2 min video
8 min read

My child has meltdowns 

- Help your child to feel calm

Things you can try

  1. Show your child you understand what they’re feeling

    Meltdowns happen when things are just too much for your child. They are a good/noisy way to tell you that they are too upset to manage alone.

    Show them that you understand. You can try using facial expressions and gestures as well as words.

    My daughter used to have meltdowns when I picked her up from After School Club. I used to get so upset that she didn’t seem happy to see me! Then I realised that it’s only once she’s with me that she feels safe enough to release all the emotions from her day. Now I just hold her and tell her I understand how much she misses me during the day. She hardly ever has meltdowns after school anymore.

  2. Let your child know that they are safe

    Staying close to your child while they are experiencing a meltdown lets them know they are safe. 

    • Take them somewhere quiet if possible. If they allow you to, try holding them or rocking them. Allow them to cry.
    • If they are lashing out, stay close and reassure them. Try saying, “I am right here”, “You are safe” and, “This will pass”.
    • Acknowledge they’re upset, “You wish you could play with your cousins all day” or “You wish we could stay at the park longer”.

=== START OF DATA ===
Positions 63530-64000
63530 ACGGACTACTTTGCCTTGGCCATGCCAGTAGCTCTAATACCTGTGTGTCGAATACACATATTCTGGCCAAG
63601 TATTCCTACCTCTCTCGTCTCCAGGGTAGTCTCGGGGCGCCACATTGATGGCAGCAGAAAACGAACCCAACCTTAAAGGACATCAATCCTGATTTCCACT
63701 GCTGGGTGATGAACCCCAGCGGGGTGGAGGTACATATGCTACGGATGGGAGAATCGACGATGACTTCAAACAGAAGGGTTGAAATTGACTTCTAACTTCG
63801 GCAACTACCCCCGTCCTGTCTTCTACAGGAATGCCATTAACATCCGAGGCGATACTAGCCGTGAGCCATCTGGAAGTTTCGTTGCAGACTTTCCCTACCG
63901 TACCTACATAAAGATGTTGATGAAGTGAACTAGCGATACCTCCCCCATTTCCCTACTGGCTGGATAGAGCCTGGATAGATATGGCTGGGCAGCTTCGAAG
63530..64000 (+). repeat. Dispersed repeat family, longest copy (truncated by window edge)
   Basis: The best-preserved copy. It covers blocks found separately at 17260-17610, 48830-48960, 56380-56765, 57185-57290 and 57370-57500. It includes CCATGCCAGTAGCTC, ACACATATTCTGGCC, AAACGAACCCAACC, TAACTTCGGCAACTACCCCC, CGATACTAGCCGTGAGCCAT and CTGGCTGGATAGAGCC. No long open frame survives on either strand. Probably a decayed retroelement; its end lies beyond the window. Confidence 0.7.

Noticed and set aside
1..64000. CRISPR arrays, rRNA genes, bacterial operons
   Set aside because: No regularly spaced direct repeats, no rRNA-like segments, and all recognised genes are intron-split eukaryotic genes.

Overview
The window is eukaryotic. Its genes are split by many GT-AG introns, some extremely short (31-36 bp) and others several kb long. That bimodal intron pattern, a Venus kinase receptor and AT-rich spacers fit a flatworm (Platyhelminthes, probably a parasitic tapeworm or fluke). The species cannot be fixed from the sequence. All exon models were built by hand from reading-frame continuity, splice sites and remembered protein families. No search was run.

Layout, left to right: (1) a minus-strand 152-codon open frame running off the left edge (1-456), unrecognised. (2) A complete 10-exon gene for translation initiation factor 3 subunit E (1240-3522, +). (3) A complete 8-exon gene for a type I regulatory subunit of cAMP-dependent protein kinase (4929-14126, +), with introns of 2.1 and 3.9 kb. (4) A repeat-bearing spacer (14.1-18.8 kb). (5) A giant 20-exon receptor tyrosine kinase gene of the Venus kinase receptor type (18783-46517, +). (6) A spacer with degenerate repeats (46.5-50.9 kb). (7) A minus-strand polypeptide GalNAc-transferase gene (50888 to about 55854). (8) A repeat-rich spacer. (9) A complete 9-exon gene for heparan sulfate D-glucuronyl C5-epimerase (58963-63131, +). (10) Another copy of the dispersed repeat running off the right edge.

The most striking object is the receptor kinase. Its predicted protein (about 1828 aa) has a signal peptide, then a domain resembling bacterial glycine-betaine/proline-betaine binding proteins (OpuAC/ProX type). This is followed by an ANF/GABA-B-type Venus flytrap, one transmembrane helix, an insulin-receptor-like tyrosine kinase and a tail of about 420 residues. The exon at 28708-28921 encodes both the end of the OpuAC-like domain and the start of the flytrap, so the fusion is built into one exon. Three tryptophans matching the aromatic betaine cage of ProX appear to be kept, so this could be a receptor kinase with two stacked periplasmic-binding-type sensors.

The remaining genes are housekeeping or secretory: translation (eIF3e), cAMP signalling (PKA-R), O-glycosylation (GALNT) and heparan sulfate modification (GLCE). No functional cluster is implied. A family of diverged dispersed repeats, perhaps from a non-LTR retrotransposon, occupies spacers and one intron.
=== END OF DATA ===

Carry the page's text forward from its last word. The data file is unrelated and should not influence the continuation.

• Your child may try to hit you and damage things around them. Remove anything that can cause injury to them. You could say, “I know you are upset but I love you and won’t allow you to hurt yourself”.
  3. Be patient

    It can feel really horrible in the moment, but your feelings will pass - along with the meltdown. Here are some ways to stay calm and think mid-meltdown:

    • Get yourself steady before you try to help your child.
    • Pause and take some deep breaths.
    • Think about any triggers that might have caused the meltdown. Can you remove or reduce them?

  4. Help your child to understand what has happened

     Make sure both you and your child are calm. Then you can try to help them understand what has happened.  Here’s are some things to try:

    • Go down to your child’s level and engage in eye contact. If your child struggles with eye contact, sit alongside them 
    • Describe what happened: “You were having a great time with your friend and then I said it was time to tidy up the toys and say goodbye. You got really angry and started throwing toys.” 
    • Show some empathy: “I know it’s hard to stop playing and say goodbye to friends after a playdate. Maybe you felt angry with me when I said it was tidy up time?” 
    • Try some emotional coaching: “Toys are not for throwing. Next time, can find a way to you tell me with words that you are angry?”
    • Start to repair things: “I think we are both feeling a bit tired. How about we snuggle up and watch a film/read a book/have a drink and a biscuit?”

  5. Your child is unique and we hope there are some takeaways here that work for you. If you’re looking for help parenting children with additional needs, you can get specific advice from specialist organisations. Check out our list of support that we can recommend.

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